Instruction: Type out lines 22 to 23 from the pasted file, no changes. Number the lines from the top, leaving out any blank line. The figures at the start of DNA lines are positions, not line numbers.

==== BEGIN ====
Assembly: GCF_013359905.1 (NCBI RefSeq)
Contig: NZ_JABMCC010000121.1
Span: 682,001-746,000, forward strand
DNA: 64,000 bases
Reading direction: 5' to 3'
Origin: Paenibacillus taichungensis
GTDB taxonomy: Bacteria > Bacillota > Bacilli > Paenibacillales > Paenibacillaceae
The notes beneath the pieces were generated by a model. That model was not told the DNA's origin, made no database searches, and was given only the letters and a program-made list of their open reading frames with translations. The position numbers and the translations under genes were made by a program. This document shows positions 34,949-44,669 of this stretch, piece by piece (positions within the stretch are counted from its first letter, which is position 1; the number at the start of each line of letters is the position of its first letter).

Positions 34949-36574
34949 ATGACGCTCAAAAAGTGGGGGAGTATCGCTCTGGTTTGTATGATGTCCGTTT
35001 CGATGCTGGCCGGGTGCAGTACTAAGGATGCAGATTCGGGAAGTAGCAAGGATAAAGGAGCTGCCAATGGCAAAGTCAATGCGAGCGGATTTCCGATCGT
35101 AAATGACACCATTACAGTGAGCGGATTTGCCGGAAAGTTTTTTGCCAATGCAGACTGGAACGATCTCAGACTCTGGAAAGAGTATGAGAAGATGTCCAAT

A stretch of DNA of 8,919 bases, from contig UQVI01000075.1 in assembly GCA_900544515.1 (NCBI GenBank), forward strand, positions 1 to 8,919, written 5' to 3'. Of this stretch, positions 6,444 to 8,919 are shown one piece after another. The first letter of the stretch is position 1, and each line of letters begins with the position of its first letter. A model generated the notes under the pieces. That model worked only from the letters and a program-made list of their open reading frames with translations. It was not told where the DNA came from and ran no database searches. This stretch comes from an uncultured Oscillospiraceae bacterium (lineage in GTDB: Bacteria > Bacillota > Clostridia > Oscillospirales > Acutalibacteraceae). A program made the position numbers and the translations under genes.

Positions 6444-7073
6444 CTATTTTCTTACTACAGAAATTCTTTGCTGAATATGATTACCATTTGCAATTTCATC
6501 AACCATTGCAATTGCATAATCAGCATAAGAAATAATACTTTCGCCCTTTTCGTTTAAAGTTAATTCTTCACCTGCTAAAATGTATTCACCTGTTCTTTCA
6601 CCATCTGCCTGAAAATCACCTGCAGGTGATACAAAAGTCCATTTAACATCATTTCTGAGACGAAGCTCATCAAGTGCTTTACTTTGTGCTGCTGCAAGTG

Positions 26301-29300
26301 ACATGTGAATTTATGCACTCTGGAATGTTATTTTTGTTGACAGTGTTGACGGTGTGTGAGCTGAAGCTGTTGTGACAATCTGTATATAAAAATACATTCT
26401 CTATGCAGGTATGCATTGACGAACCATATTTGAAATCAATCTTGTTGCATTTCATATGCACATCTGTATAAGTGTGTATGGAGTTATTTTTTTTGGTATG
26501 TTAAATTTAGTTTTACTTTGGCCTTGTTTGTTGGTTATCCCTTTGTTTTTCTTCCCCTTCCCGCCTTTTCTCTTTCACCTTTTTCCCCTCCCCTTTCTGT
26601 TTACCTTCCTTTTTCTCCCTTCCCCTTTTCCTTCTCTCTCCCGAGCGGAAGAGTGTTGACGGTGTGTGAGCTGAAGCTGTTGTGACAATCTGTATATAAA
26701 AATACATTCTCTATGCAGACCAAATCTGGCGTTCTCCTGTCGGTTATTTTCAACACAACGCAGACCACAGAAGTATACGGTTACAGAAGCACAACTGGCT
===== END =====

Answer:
26601 TTACCTTCCTTTTTCTCCCTTCCCCTTTTCCTTCTCTCTCCCGAGCGGAAGAGTGTTGACGGTGTGTGAGCTGAAGCTGTTGTGACAATCTGTATATAAA
26701 AATACATTCTCTATGCAGACCAAATCTGGCGTTCTCCTGTCGGTTATTTTCAACACAACGCAGACCACAGAAGTATACGGTTACAGAAGCACAACTGGCT